Australian street artist E.L.K (Luke Cornish) has risen through the ranks of the Australian contemporary art scene with incredible speed. During his relatively short career, the Melbourne-based "master of stencils" has achieved several significant milestones including becoming the first street artist in history to be nominated for the Archibald Prize.
His latest solo exhibition, titled Not With It,opens on teh 21th of November at Melbourne’s Metro Gallery and features incredible stencil portraits of former Prime Minister Bob Hawke, actor Jack Charles, and Father Bob Maguire.
A progressive social commentary that emanates from a uniquely Australian perspective, the collection touches on our global hopelessness in the aftermath of the GFC, the growing divide between the rich and poor and the separation of church and state.
Using up to 85 layers of carefully hand-cut acetate, E.L.K sprays layer upon layer of aerosol paint until his images bear a striking photographic resemblance that gives his work an incredible depth and level of detail.
The painstaking process that results in the highly visceral images not only challenges the defined role of the street artist, but also invites the viewer to experience the people depicted in the portraits in a unique context.
Working within a genre usually associated with the temporal and the spontaneous, E.L.K’s considered and compulsive approach to his work defies the usual conventions of the street art movement to which he belongs.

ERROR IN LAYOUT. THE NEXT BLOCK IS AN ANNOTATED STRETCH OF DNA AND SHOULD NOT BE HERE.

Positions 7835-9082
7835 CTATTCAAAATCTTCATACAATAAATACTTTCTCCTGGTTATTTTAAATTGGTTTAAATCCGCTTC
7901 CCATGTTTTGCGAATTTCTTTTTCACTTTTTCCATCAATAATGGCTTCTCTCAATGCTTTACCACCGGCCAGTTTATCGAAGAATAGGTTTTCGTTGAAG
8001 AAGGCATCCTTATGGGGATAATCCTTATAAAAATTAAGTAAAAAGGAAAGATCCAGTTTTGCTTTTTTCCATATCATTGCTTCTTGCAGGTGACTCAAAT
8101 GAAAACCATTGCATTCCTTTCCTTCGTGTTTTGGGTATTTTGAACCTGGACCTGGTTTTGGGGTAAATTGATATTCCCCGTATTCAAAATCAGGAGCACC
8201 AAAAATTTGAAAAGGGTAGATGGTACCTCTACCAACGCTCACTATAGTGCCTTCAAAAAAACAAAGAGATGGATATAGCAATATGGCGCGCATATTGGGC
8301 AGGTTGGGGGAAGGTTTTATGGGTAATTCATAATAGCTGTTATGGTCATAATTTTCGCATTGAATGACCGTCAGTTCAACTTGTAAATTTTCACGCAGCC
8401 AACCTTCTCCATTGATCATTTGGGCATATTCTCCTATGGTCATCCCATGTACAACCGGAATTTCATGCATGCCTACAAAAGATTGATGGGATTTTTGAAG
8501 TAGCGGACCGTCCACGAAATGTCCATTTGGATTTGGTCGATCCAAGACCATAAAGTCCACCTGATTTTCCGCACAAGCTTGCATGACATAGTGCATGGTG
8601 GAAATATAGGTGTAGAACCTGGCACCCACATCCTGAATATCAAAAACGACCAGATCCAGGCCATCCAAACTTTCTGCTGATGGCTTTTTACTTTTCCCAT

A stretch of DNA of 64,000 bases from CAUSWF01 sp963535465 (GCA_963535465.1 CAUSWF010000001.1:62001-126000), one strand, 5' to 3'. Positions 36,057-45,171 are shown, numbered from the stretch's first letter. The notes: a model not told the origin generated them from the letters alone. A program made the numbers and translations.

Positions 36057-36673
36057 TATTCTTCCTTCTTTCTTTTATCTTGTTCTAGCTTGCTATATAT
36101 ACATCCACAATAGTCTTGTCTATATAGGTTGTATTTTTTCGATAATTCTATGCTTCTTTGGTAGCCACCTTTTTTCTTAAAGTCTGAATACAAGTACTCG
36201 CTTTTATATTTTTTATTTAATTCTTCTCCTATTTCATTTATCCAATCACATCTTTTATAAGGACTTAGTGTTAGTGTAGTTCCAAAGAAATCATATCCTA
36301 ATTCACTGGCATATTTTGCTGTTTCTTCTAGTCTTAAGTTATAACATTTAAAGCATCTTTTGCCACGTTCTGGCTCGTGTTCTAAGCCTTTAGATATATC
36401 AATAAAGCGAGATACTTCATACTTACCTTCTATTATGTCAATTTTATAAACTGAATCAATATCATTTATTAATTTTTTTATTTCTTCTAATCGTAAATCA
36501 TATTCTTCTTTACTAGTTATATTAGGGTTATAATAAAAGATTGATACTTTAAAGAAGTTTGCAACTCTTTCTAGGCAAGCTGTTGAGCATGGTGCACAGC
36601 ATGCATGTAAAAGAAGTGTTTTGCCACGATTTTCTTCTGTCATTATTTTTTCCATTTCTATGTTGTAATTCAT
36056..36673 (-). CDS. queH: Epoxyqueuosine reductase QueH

Although his stencils are a deviation from the somewhat clichéd canon of the urban aesthetic, he does, however, manage to retain the most important characteristics and qualities that are the legacy of the street art progenitors.
Detailed and decadent, E.L.K’s stencils combine the hyper-realism of his unique technique with the mechanical and industrial elements that are the hallmarks of an art form developed in public spaces.
Choosing to reproduce faces that are themselves narratives of sorts - living canvases etched and impressed with the emotions, experiences and endeavours of lives lived to the full - in a way that is both aesthetically pleasing, yet sympathetic to the unique lives of each person, would be difficult for any artist let alone one working with stencils.
Explaining how he achieves this amazing feat, the Metro Gallery website explains that “The emotions that permeate through the eyes of his portraits have great depth, the shadows created by the stencils highlighting their anguish. His subjects all seem to share the same hardship and determination that Cornish himself has experienced, lending to a sense of dire reality in the unreality of his images.”
By producing work that is at once sympathetic to the roots of his sphere of influence and at the same time avant-garde, E.L.K bridges the gap between high art and low art in a way that is aesthetically appealing, appropriately challenging, and does justice to the significance of the people he portrays.
A solo exhibition by E.L.K
Monday 12 November to Saturday 1 December at Metro Gallery
For more information visit http://www.metrogallery.com.au